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The frequency is more important than the timing of interest rate hikes by the U.S. Federal Reserve, according to the managing director of S&P Dow Jones Indices, who believes that global sentiment would be dented if the central bank acts too quickly.
David Blitzer has the overall responsibility for index security selection at the research firm, which manages the and the Dow Jones Industrial Average.
He told CNBC Tuesday that the initial move by the Fed would happen in the last quarter of 2015 - at the earliest.
"The pace has to be slow and the real question is not the timing of the first one...but the timing of the second one," he said.
"If they come pretty close together - let's say two consecutive meetings - a lot of people are going to say: 'Oh, they're really worried about inflation, all bets are off,' and there will be a substantial pullback."
If the Fed members skipped at least one meeting before a second rate rise then market participants would likely be more relaxed and curb any sell-off in equities, Blitzer added.
Global benchmarks, led by the S&P 500, have been on what seems like a never-ending bull run since 2009, with many economists crediting the aggressive monetary policy put in place by the Fed for the push higher. Its main benchmark rate - which prices all sorts of loans and mortgages in the U.S. - has been at record lows and it finished its third bond-buying program last year.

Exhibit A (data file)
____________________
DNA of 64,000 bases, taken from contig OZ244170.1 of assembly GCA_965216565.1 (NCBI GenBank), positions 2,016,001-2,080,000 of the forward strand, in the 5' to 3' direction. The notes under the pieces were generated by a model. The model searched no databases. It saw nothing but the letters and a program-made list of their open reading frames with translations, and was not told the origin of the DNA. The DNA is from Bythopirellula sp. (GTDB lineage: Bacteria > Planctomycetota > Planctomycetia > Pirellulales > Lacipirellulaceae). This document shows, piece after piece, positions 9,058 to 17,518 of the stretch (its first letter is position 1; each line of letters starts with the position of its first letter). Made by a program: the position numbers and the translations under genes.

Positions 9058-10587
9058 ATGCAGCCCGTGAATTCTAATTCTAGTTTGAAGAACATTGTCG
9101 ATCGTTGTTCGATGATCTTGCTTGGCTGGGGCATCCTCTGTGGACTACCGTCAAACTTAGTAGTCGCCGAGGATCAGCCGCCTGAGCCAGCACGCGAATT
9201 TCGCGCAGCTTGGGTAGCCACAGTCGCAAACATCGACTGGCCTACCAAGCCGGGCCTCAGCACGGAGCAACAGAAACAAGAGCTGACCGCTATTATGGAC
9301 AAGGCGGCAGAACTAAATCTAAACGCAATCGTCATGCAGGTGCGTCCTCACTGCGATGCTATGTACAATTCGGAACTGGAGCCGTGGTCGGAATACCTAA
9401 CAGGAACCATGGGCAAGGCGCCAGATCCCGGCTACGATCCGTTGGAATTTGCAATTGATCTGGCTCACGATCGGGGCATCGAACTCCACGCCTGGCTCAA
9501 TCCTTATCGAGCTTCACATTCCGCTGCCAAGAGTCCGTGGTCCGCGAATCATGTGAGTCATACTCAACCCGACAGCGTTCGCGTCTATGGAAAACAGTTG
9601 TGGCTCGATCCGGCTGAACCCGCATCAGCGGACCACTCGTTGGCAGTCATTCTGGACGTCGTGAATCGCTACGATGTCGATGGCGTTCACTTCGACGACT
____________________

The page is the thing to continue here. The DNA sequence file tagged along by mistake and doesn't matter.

Major U.S. indexes have hit record highs, but have stalled this year, with bond guru Bill Gross warning this week that the roaring market would run out of steam "with a whimper." This comes as the Fed looks likely to start to raise rates this year, with market participants divided over when the first move might come.
Blitzer added that Fed members have changed their tone in recent meetings and have gone back to concentrating on economic data, rather than trying to detail a roadmap for investors.
Charles Evans, the president of the Federal Reserve Bank of Chicago, said at an event in Indiana on Monday that hiking rates did not seem appropriate until next year in the wake of weak first-quarter economic data. The U.S. economy expanded by an annual rate of just 0.2 percent over the period, figures published last week revealed.
These first-quarter struggles for the U.S. economy make monetary policy tightening more feasible sometime in early 2016, Evans said.